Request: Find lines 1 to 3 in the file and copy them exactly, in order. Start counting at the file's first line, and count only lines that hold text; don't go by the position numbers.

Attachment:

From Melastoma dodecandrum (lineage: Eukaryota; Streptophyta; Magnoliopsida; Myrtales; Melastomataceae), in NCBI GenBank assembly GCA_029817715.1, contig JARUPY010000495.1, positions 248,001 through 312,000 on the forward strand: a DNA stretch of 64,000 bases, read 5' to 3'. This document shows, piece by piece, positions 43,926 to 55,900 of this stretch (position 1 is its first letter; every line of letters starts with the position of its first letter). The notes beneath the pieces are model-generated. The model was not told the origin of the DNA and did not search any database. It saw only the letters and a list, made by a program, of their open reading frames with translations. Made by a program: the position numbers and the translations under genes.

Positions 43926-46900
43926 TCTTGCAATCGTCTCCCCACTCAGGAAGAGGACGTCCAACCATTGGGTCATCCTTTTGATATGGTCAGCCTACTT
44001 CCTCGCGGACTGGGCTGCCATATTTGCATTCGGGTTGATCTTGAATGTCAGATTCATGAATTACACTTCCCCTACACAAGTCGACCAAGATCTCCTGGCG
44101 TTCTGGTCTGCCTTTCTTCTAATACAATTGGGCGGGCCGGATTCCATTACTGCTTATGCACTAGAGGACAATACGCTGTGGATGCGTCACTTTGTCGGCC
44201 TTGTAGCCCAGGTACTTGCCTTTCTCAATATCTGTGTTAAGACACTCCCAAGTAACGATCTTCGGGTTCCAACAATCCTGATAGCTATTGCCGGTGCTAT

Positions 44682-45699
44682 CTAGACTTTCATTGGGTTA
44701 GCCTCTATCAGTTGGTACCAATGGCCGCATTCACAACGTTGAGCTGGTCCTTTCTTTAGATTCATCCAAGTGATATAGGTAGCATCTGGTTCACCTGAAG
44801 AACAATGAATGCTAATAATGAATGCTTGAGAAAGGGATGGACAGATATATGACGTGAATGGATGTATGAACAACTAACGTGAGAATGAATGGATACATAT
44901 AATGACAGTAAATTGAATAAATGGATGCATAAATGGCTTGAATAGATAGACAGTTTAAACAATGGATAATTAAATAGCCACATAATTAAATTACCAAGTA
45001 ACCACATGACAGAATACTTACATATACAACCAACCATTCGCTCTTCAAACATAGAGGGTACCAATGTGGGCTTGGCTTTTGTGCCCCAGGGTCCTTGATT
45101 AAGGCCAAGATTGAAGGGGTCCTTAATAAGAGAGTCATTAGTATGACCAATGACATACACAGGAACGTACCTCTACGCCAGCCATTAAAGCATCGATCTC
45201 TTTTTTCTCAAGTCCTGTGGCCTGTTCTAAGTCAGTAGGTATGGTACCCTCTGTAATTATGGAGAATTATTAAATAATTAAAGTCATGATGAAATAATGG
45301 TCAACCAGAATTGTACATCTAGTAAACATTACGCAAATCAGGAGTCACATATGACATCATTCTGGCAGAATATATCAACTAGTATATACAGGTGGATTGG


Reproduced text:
From Melastoma dodecandrum (lineage: Eukaryota; Streptophyta; Magnoliopsida; Myrtales; Melastomataceae), in NCBI GenBank assembly GCA_029817715.1, contig JARUPY010000495.1, positions 248,001 through 312,000 on the forward strand: a DNA stretch of 64,000 bases, read 5' to 3'. This document shows, piece by piece, positions 43,926 to 55,900 of this stretch (position 1 is its first letter; every line of letters starts with the position of its first letter). The notes beneath the pieces are model-generated. The model was not told the origin of the DNA and did not search any database. It saw only the letters and a list, made by a program, of their open reading frames with translations. Made by a program: the position numbers and the translations under genes.

Positions 43926-46900
43926 TCTTGCAATCGTCTCCCCACTCAGGAAGAGGACGTCCAACCATTGGGTCATCCTTTTGATATGGTCAGCCTACTT